TitleAcute and Overuse, Time-Loss and Non-Time-Loss Lateral Ankle Sprains and Health Care Utilization in Collegiate Student-Athletes.
Publication TypeJournal Article
Year of Publication2022
AuthorsBrown, CN, Bovbjerg, VE, Soucy, MT, Choe, SJ, Fredericson, M, Simon, JE
JournalJ Sport Rehabil
Date Published09/2022

CONTEXT: Health care utilization and the occurrence of non-time-loss (NTL) lateral ankle sprains is not well documented in collegiate athletes but could provide better estimates of injury burden and inform clinician workload.

DESIGN: Descriptive epidemiologic study.

METHODS: Lateral ankle sprain injury occurrence for Division I collegiate student-athletes in a conference with 32 sports representing 732 team seasons was collected during the 2018-2019 through 2020-2021 academic years. Injuries were designated as acute or overuse, and time-loss (TL) or NTL. Associated health care utilization, including athletic training services (AT services), and physician encounters were reported along with anatomical structures involved and season of occurrence.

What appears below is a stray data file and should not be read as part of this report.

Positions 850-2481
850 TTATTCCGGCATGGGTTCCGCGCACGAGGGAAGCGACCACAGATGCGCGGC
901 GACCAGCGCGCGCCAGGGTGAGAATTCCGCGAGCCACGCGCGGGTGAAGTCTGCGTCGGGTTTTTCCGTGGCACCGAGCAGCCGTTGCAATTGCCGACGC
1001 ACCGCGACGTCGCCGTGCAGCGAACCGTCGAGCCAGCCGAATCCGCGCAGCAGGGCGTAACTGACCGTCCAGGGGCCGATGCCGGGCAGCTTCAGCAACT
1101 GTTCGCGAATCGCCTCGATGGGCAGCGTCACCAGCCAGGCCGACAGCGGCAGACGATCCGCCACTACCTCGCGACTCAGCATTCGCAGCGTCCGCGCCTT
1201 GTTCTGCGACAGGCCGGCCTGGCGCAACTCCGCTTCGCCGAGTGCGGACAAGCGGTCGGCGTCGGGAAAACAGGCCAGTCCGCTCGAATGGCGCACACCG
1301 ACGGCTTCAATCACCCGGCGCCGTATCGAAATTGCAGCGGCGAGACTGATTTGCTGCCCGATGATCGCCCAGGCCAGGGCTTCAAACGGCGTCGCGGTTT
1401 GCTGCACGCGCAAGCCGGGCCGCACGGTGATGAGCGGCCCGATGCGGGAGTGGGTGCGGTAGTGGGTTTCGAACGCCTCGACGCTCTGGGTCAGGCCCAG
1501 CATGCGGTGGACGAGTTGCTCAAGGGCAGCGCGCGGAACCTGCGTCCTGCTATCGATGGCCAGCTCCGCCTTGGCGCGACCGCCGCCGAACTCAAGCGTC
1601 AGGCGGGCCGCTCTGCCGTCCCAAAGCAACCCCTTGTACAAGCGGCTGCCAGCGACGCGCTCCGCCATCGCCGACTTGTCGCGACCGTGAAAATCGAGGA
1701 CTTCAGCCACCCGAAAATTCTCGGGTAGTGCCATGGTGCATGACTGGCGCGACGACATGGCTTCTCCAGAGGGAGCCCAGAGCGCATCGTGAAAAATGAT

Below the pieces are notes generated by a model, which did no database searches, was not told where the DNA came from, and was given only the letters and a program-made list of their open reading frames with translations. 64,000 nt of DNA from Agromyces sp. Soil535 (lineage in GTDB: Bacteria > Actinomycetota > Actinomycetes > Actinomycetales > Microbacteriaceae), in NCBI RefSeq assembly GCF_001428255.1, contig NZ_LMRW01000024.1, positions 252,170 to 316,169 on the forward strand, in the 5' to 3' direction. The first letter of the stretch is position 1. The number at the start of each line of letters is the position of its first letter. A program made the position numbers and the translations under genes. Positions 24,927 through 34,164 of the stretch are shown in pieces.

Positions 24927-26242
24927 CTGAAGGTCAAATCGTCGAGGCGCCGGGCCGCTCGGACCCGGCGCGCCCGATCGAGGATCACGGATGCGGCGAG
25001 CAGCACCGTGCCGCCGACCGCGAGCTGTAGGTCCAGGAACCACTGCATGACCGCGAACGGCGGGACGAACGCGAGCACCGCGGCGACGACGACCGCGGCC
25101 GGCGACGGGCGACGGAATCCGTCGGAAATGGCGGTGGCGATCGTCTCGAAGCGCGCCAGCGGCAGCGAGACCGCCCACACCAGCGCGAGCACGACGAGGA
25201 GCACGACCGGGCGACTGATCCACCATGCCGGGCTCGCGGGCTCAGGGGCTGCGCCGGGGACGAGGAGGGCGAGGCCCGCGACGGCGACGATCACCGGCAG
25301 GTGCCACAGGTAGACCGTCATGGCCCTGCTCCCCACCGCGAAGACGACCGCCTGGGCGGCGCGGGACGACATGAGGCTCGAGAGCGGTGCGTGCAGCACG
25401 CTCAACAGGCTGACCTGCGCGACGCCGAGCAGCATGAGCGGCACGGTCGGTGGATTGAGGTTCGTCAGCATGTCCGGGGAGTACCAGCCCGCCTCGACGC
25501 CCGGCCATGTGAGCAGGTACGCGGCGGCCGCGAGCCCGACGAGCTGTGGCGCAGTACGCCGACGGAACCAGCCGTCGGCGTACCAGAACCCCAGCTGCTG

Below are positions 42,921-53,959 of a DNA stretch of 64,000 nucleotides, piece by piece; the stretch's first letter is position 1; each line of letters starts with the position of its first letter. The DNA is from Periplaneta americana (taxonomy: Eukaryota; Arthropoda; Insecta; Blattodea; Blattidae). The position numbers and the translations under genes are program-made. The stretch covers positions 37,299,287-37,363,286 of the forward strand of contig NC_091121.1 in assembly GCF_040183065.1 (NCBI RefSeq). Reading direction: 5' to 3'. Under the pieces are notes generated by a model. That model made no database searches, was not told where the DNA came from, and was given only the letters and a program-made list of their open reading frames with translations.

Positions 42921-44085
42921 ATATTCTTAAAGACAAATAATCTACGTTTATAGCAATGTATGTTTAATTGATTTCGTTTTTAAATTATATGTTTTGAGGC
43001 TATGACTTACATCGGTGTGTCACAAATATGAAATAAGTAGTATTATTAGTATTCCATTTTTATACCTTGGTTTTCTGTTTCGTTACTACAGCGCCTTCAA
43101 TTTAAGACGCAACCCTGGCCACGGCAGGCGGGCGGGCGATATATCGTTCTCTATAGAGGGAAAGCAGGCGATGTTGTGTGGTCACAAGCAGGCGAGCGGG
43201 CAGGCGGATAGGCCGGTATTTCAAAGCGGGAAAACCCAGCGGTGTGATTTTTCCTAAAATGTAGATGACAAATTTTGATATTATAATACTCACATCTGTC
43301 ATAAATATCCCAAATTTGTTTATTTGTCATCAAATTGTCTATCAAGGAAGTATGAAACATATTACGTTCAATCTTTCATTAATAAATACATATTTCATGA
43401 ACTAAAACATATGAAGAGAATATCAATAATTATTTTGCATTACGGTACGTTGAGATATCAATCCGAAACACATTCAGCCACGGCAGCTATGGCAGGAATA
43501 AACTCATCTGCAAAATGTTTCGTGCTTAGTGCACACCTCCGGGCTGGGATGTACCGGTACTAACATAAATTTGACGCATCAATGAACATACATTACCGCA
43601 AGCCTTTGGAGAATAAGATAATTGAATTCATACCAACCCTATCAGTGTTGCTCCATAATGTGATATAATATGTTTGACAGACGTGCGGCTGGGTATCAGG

RESULTS: A total of 1242 lateral ankle sprains were reported over the 3 years from 732 team seasons and 17,431 player seasons, resulting in 12,728 AT services and 370 physician encounters. Most lateral ankle sprains were acute-TL (59.7%), which were associated with the majority of AT services (74.1%) and physician encounters (70.0%). Acute-NTL sprains represented 37.8% of lateral ankle sprains and were associated with 22.3% of AT services and 27.0% of physician encounters. On average, there were 12.7 (5.8) AT services per acute-TL sprain and 6.0 (3.6) per acute-NTL sprain. Most sprains involved "ankle lateral ligaments" (45.6%), and very few were attributed to overuse mechanisms (2.4%).

CONCLUSIONS: Lateral ligament sprains are a common injury across many sports and result in substantial health care utilization from ATs and physicians, including NTL lateral ankle sprains. Although TL injuries were the majority of sprains, a substantial proportion of sprains were NTL and accounted for a considerable proportion of health care utilization.

Alternate JournalJ Sport Rehabil
PubMed ID36070860